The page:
Algorithms and data structures are the basic building blocks of all computer programs. They are typically made available via data and procedural abstraction that aims to separate the logical perspective from the physical realization by creating interfaces whose usage does not depend on what is “under the hood”.
This ability to abstract away the underlying implementation is a very powerful idea that contributed immensely to computer science’s overall success and impact. However, in recent years, maintaining this kind of abstractions became more of a liability than an advantage. The main reason for that is the fact that much of the modern high-performance algorithmic results are very specialized in their applicability. Consequently, using such algorithms in an optimal way requires extensive expertise and thorough understanding of both the underlying implementations and the characteristics of the input data. Needless to say, this is not something we can expect from a typical programmer.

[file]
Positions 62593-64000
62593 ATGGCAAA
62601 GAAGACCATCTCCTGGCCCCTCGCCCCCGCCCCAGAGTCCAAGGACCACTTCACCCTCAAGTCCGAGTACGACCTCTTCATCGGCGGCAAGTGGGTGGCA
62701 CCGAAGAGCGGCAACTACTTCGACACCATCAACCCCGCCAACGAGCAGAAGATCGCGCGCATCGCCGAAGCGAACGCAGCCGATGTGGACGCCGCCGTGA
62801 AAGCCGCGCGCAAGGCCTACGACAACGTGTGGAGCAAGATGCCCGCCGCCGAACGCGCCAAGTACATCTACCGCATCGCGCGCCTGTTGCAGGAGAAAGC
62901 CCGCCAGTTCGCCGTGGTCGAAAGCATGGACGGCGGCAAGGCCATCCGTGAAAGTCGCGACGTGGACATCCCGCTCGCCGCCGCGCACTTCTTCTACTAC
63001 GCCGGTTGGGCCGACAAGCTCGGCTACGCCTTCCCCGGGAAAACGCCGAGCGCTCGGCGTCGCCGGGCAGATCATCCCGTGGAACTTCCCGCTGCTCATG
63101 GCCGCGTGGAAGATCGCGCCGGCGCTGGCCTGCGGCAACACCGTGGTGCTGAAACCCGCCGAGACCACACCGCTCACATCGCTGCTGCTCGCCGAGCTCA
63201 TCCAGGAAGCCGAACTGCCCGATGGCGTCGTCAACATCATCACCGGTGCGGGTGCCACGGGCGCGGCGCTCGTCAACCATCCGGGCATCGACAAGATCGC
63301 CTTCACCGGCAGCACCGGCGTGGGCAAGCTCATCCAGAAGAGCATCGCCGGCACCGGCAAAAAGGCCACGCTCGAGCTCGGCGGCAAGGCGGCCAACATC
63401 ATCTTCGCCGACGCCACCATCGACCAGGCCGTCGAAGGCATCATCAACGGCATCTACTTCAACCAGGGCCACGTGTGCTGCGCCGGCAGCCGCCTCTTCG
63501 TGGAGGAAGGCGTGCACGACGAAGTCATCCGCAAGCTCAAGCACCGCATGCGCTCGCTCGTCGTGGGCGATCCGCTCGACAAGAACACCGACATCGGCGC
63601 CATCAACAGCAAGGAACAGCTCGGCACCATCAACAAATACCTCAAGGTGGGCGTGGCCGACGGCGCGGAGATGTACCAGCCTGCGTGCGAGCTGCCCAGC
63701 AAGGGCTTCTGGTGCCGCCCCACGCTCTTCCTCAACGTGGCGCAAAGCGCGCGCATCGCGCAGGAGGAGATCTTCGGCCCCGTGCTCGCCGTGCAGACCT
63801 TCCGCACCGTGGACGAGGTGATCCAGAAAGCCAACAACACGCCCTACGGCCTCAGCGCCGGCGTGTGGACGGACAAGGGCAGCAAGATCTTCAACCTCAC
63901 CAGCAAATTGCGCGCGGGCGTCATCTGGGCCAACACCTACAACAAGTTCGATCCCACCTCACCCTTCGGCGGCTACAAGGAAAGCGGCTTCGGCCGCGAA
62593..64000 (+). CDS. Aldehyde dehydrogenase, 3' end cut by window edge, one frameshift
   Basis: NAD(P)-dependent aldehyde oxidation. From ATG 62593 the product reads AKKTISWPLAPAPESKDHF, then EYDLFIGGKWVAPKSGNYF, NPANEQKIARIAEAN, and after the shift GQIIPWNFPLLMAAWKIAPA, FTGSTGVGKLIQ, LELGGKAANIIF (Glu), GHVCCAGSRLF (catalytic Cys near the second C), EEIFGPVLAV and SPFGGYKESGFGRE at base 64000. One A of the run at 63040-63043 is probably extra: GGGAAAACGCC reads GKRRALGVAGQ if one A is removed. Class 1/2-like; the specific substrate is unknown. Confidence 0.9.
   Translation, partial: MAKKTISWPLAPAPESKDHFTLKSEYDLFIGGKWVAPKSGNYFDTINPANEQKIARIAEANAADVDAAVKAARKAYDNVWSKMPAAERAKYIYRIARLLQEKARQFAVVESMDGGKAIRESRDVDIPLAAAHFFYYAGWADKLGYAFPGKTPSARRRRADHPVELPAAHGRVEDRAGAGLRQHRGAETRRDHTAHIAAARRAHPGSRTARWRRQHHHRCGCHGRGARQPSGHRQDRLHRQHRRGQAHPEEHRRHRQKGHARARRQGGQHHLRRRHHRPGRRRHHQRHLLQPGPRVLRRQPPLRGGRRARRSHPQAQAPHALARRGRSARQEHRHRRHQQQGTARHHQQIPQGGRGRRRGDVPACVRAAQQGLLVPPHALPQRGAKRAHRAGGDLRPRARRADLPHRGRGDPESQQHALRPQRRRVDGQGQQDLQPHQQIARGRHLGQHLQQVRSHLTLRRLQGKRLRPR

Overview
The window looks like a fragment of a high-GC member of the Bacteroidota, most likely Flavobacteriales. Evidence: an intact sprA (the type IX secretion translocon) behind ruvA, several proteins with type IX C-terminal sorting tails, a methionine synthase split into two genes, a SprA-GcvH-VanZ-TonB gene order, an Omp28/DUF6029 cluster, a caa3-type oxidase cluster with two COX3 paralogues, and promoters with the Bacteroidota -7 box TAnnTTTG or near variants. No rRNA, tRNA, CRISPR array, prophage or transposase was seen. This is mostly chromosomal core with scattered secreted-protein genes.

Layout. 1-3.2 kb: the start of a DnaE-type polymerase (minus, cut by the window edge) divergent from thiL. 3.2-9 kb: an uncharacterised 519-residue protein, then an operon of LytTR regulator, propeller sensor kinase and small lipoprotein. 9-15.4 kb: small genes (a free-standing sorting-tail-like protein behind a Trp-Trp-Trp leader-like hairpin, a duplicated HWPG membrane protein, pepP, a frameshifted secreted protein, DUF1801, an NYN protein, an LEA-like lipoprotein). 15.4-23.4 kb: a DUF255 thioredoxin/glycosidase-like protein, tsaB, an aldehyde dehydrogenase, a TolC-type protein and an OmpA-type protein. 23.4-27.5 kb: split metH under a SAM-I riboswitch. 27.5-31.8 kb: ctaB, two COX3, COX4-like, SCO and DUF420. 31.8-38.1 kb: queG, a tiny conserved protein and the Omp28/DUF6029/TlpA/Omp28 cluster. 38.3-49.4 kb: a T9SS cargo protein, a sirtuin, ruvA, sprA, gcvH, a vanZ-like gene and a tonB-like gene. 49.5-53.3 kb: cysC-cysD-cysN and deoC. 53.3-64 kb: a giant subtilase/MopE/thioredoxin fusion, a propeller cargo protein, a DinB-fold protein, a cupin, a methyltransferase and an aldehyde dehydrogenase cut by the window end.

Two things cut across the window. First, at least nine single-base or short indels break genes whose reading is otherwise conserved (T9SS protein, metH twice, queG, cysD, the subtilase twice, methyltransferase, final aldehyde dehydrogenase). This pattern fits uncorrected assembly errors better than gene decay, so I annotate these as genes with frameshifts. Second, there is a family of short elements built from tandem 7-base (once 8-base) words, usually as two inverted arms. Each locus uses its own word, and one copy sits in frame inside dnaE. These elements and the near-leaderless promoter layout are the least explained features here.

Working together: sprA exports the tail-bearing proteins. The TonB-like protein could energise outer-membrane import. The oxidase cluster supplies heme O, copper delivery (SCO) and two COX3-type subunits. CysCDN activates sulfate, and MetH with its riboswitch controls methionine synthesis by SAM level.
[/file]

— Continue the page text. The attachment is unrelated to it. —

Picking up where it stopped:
The goal of this project is to address this state of affairs by asking a question on the possibility of “unification of algorithms”. That is, developing a principled algorithmic framework that would enable one to combine a number of existing algorithms that perform well only in specific scenarios, into a single all-around optimal solution. Naturally, achieving this very ambitious goal in its full generality will be a major undertaking requiring many years of focused effort.
We believe that some of the recent advances in algorithms suggest that we have now the opportunity to make serious progress towards achieving such goal for several fundamental algorithmic problems. We hope that our project will pave a way towards unified algorithms that will remove the need to look “under the hood” when using them.